From: David Abrahams (dave_at_[hidden])
Date: 2006-09-06 15:53:57
Alex Besogonov <cyberax_at_[hidden]> writes:
> David Abrahams wrote:
>>> There's another possible solution, we can use Boehm-Demers-Weiser
>>> conservative GC (http://www.hpl.hp.com/personal/Hans_Boehm/gc/). I
>>> tried to use it with BJam some time ago with good results but forgot
>>> to write about it here.
>> What are you collecting with the GC?
I don't think so. Unless there's been a drastic change since last I
looked, all strings are interned, which means they are referenced from
one big hashtable. You need to make sure that the GC doesn't trace
that hashtable. And when strings are reclaimed, you need to make sure
that entries in that hashtable are invalidated.
>> List nodes? How much can thatreally save?
> In the unpatched BJam strings can't be collected because they are
> still referenced from list nodes. That's why I limit the node cache
Well, you could also null out the list nodes when you return them to
the freelist. Your technique implements a crude kind of indirect LRU,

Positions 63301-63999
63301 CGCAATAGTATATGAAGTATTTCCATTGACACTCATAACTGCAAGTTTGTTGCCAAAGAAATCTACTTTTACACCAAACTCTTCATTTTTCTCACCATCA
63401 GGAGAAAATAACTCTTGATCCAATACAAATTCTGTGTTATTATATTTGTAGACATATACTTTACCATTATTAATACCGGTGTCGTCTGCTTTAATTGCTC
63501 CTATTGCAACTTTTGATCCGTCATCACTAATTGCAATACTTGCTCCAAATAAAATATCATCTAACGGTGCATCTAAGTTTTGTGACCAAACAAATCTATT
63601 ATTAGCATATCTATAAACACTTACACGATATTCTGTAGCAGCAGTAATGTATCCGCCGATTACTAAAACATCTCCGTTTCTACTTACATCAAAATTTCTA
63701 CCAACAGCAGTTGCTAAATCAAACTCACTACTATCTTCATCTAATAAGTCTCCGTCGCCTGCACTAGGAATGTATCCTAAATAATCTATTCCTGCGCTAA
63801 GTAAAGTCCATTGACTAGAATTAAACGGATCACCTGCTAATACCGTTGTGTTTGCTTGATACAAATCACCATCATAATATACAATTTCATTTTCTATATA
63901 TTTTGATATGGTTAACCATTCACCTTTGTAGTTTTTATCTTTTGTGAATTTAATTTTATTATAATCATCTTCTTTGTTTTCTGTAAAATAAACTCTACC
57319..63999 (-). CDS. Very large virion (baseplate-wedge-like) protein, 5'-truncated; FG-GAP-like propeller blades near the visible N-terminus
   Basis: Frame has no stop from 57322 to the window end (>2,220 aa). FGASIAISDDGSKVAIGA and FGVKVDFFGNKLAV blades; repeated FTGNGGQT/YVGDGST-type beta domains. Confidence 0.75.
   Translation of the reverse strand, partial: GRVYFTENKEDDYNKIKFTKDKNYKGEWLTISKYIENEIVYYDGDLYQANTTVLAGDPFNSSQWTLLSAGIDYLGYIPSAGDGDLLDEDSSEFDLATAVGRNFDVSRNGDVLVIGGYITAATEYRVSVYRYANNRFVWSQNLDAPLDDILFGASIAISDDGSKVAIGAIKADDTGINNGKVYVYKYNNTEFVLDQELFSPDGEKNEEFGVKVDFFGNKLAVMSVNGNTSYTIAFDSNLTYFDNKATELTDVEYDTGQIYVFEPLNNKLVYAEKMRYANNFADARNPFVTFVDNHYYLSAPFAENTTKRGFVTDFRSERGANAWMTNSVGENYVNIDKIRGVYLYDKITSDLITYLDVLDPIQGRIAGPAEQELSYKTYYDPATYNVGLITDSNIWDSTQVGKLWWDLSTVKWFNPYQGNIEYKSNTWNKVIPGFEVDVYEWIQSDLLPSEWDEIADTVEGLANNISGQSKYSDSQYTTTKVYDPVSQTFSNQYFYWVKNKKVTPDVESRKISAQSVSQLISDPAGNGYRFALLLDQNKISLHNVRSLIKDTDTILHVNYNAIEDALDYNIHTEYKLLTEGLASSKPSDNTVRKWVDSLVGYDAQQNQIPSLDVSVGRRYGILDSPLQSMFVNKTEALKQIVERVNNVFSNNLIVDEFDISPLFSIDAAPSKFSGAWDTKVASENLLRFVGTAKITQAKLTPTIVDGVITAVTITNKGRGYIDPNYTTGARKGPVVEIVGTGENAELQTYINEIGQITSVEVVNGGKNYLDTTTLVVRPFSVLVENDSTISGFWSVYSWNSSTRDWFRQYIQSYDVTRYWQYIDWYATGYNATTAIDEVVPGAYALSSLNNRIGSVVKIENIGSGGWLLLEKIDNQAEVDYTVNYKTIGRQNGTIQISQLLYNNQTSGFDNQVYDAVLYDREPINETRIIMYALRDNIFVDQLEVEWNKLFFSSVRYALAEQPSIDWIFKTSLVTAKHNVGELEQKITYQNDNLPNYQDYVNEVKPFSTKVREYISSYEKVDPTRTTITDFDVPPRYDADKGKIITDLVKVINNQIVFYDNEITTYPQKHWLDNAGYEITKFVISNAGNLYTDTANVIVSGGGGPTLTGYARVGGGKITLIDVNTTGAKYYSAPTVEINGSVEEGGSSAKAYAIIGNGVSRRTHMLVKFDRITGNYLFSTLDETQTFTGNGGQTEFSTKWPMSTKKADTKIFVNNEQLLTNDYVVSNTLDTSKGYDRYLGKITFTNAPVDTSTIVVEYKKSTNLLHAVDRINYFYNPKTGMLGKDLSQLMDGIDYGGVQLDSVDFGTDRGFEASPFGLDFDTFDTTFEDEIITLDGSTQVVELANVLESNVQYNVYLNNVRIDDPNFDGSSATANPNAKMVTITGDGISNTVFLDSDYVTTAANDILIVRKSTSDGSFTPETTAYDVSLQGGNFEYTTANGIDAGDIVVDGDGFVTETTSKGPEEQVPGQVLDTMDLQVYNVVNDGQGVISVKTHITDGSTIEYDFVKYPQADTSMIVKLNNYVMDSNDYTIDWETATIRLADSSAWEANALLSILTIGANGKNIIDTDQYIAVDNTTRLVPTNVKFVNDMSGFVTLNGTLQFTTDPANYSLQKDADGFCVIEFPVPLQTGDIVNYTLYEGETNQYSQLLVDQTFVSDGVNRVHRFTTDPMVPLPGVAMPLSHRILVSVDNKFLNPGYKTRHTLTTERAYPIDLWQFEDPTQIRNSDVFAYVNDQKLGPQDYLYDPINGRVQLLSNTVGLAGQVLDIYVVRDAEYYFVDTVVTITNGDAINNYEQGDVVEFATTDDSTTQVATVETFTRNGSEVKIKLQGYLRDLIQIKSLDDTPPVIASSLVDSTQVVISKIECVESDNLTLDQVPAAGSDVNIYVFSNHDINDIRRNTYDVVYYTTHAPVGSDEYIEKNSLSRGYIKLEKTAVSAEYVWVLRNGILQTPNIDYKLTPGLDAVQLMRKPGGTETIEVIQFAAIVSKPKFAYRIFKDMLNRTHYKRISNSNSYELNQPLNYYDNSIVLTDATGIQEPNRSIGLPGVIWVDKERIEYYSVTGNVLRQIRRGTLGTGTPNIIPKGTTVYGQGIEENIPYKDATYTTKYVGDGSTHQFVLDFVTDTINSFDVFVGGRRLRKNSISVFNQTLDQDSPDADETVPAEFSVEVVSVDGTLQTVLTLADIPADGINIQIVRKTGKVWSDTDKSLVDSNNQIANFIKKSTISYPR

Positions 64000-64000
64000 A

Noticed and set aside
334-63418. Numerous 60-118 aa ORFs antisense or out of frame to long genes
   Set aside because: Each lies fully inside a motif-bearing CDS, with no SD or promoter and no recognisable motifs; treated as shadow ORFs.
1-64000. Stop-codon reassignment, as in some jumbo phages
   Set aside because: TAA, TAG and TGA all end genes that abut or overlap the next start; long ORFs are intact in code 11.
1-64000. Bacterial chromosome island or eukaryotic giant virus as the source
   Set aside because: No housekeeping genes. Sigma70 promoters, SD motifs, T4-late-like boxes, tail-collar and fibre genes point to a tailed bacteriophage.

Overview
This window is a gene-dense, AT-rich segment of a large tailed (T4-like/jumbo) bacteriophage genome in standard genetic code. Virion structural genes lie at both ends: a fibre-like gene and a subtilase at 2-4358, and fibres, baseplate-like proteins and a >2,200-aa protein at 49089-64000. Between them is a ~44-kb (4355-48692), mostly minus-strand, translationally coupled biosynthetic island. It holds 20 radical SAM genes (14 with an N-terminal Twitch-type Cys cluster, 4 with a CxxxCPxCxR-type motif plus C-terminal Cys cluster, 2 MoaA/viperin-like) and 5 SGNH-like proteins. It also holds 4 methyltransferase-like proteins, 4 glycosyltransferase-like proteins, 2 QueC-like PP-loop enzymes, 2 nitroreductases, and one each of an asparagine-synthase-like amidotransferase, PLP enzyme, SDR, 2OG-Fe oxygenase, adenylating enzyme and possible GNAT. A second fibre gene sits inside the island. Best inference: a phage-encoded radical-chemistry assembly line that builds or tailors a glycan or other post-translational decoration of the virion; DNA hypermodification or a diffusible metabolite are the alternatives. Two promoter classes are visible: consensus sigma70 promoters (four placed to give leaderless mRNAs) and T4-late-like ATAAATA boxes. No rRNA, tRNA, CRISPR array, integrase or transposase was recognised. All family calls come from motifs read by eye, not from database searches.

>> I think we want to be collecting strings. We could do it by
>> allocating the string cache hashtable in untraced memory and
>> registering a finalizer for each string that removes its entry from
>> the cache.
> No, we need to allocate strings as atomic GC objects (change malloc
> in strings.c to gc_alloc_atomic). Boehm GC will collect them and
> won't scan string contents for pointers.
That's surely not enough. You need to make sure that everything other
than the big interning hashtable that could reference these strings is
allocated in traced memory.
-- Dave Abrahams Boost Consulting www.boost-consulting.com
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